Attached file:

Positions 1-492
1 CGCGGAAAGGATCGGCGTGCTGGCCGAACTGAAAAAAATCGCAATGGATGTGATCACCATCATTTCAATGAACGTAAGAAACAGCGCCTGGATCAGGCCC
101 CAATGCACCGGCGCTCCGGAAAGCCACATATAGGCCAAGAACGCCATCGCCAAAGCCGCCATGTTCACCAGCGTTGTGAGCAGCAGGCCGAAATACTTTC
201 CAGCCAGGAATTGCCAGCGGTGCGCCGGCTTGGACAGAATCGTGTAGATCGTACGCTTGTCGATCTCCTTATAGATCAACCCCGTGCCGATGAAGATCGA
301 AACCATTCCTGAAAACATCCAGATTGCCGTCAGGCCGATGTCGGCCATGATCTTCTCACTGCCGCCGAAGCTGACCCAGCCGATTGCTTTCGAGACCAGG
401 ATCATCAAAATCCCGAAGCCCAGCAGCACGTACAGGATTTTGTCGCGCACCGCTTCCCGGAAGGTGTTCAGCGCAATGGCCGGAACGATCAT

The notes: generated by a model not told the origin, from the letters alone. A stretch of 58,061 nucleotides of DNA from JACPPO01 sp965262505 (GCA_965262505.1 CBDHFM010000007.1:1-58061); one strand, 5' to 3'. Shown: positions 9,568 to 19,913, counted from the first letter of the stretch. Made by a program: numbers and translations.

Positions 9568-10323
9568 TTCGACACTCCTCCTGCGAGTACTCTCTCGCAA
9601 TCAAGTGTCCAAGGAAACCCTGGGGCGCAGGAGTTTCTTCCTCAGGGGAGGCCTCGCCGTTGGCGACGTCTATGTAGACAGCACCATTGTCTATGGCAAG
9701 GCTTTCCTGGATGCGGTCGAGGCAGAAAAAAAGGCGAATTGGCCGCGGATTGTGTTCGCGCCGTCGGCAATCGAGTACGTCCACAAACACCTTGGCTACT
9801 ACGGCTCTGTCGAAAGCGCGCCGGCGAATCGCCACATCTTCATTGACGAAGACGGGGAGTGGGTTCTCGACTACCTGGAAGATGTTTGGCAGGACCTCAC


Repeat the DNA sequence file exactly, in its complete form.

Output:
Positions 1-492
1 CGCGGAAAGGATCGGCGTGCTGGCCGAACTGAAAAAAATCGCAATGGATGTGATCACCATCATTTCAATGAACGTAAGAAACAGCGCCTGGATCAGGCCC
101 CAATGCACCGGCGCTCCGGAAAGCCACATATAGGCCAAGAACGCCATCGCCAAAGCCGCCATGTTCACCAGCGTTGTGAGCAGCAGGCCGAAATACTTTC
201 CAGCCAGGAATTGCCAGCGGTGCGCCGGCTTGGACAGAATCGTGTAGATCGTACGCTTGTCGATCTCCTTATAGATCAACCCCGTGCCGATGAAGATCGA
301 AACCATTCCTGAAAACATCCAGATTGCCGTCAGGCCGATGTCGGCCATGATCTTCTCACTGCCGCCGAAGCTGACCCAGCCGATTGCTTTCGAGACCAGG
401 ATCATCAAAATCCCGAAGCCCAGCAGCACGTACAGGATTTTGTCGCGCACCGCTTCCCGGAAGGTGTTCAGCGCAATGGCCGGAACGATCAT

The notes: generated by a model not told the origin, from the letters alone. A stretch of 58,061 nucleotides of DNA from JACPPO01 sp965262505 (GCA_965262505.1 CBDHFM010000007.1:1-58061); one strand, 5' to 3'. Shown: positions 9,568 to 19,913, counted from the first letter of the stretch. Made by a program: numbers and translations.

Positions 9568-10323
9568 TTCGACACTCCTCCTGCGAGTACTCTCTCGCAA
9601 TCAAGTGTCCAAGGAAACCCTGGGGCGCAGGAGTTTCTTCCTCAGGGGAGGCCTCGCCGTTGGCGACGTCTATGTAGACAGCACCATTGTCTATGGCAAG
9701 GCTTTCCTGGATGCGGTCGAGGCAGAAAAAAAGGCGAATTGGCCGCGGATTGTGTTCGCGCCGTCGGCAATCGAGTACGTCCACAAACACCTTGGCTACT
9801 ACGGCTCTGTCGAAAGCGCGCCGGCGAATCGCCACATCTTCATTGACGAAGACGGGGAGTGGGTTCTCGACTACCTGGAAGATGTTTGGCAGGACCTCAC